On January 29th, 2014 at 12:47 a.m. I received what was about to be one the of the worse phone calls I had ever received. I was informed that there was a fire in our facility and that smoke was coming out pretty heavily. In a daze I threw on some clothes and rushed to the shop.
As I turned up the driveway I could see that our local fire department had just recently arrived at the scene. At this point there was quite a bit of smoke coming from the north end of our facility. I remember thinking that this is not the greatest thing in the world but glad the fire department was there. I began to try and forecast the extent of the damage and come up with a game plan on how we were going to move forward.
The fire crew worked on getting set up in the nearly -30 degree temperature struggling with frozen hose connections. It was now approximately 1:30 a.m. as we noticed flames starting to come from the roof and firemen were just getting water to the fire. As I watched them work the fire I realized there was going to be a little more damage than I originally thought but at least the fire was under control, or so I thought.
Shortly later I heard the men yelling for more water but the tanker was out. The flames started grow-ing again and now had spread further north into our attached tent building were we kept inventory and also began sneaking south in the attic. Mutual aid was starting to arrive and water had now be-gan to flow steadily. There were a few fire walls that slowed the spreading throughout the night and gave me a glimpse of hope that they would have been able to take control once again. Hopelessly, the fire crawled across the roof line beneath the metal roof only showing itself once the ceiling inside collapsed pulling the roof in with it.
Now with nearly 80% of our 15,000 square foot facility engulfed the focus switched to possibly cutting the fire off before reaching the furthest southern part of our building where sat some nearly 50,000 board feet of kiln dried lumber. By this time the fire was moving too fast and had no problem taking a dive in to the last remaining.
Throughout the night other employees and personnel had made their way to stand by, watch and console in each other. I can’t even describe the amount of emotions and anxiety I experienced throughout the night. As the sun started to come up smoke continued to roll slightly off the remaining coals and ash with every now and then concrete exploding from the intense heat sending shrapnel, rubble and a cloud of dust into the air. We stood together and reflected back on the night glad the no one was hurt and laughed about the only identifiable thing remaining, the Pepsi machine alongside the building, that had power running to it nearly up to the end as the building flamed directly behind it.
We separated to head home, get freshened up and meet back in a few hours to come up with a game plan. By 10:00 a.m. we had a temporary headquarters set up in an off site. Using the laptops that were fortunately off site, we logged into our off site server and began calling customers and vendors to inform them of what had happened. At this point we were even starting to reschedule orders with some products being able to be drop shipped directly to customers facility and rescheduled others not exactly sure what we were going to do yet at this point. Within 10 working days we were able to secure two new temporary locations, one in Tomah, WI to do our milling multi-production and another in Winona, MN to do our pre-finishing and hanging in.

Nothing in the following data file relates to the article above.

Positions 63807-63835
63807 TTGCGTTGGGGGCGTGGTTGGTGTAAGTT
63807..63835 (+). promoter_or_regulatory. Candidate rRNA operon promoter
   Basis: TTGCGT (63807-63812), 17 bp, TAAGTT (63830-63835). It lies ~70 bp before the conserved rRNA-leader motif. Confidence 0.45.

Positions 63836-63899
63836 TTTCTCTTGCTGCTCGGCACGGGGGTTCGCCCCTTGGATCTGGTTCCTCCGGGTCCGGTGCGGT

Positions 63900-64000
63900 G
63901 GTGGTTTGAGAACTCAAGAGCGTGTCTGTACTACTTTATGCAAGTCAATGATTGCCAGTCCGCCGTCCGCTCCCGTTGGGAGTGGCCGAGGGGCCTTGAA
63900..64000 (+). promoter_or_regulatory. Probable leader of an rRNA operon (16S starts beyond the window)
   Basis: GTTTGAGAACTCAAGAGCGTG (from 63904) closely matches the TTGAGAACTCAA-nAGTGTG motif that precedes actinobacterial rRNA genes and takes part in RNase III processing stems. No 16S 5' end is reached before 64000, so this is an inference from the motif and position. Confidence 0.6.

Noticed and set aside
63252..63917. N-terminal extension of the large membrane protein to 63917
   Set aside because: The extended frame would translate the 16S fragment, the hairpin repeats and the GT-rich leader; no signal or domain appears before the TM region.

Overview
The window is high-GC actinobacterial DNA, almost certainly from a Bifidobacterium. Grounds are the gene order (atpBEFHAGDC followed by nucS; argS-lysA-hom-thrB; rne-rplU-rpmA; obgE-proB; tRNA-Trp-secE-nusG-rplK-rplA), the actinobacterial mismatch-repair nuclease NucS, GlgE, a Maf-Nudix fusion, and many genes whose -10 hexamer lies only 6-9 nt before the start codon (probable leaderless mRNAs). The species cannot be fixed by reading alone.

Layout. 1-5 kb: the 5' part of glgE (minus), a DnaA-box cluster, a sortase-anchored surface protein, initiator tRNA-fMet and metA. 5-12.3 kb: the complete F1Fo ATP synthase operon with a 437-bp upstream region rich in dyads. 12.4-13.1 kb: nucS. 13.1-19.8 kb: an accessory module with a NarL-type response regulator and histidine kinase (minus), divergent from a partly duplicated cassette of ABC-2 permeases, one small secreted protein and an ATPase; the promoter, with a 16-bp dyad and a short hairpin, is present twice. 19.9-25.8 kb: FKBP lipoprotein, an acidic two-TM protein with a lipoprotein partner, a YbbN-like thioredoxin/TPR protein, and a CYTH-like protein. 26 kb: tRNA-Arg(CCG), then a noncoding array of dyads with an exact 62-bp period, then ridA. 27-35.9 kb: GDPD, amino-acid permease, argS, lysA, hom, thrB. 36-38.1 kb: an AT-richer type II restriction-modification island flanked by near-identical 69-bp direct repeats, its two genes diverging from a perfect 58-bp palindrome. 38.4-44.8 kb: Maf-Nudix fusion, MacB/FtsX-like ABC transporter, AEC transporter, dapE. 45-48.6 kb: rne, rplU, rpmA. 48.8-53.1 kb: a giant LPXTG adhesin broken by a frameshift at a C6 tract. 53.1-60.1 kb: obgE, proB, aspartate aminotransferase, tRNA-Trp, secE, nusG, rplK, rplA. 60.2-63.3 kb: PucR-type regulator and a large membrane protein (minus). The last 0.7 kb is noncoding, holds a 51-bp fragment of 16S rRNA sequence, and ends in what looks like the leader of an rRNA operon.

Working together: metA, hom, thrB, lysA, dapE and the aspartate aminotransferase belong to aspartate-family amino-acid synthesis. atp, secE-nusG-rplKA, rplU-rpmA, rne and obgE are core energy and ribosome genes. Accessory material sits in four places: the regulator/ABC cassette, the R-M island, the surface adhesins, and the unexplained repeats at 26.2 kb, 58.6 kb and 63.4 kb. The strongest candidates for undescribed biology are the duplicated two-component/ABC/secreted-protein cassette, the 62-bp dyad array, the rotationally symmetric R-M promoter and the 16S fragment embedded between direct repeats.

We had the best team of people anyone could ask for during this trying time. Everyone came together doing their part from updating our system inventory, orders, working with customers/vendors, purchasing new equipment, running across the countryside to pick things up and setting up our “new” temporary locations. Without this amazing dedicated group of people we would not have survived.
It was an extremely tough and enduring feat but we have literally risen from the ashes and created a new and improved NCWP. We even lost a few truly great people from our team over the course of this rebuild and I want to wish the best in their current and future endeavors.
Now at one year from an event that changed my life forever, we are all moved back into our home location but now with an additional new facility for pre-finish and hanging that doubles the amount of production area that we had before. I want to thank all of the people that helped both physically and also emotionally through their thoughts and prayers to enable us get to where we are today – Our staff, loyal customers and vendors, friends and family, and to all the contractors throughout our re-build process. We have overcame a tragedy resulting in a business that has been re-developed and designed to suit our customers better with more superior products in our manufacturing processes.
Thank you for your past and continued future support!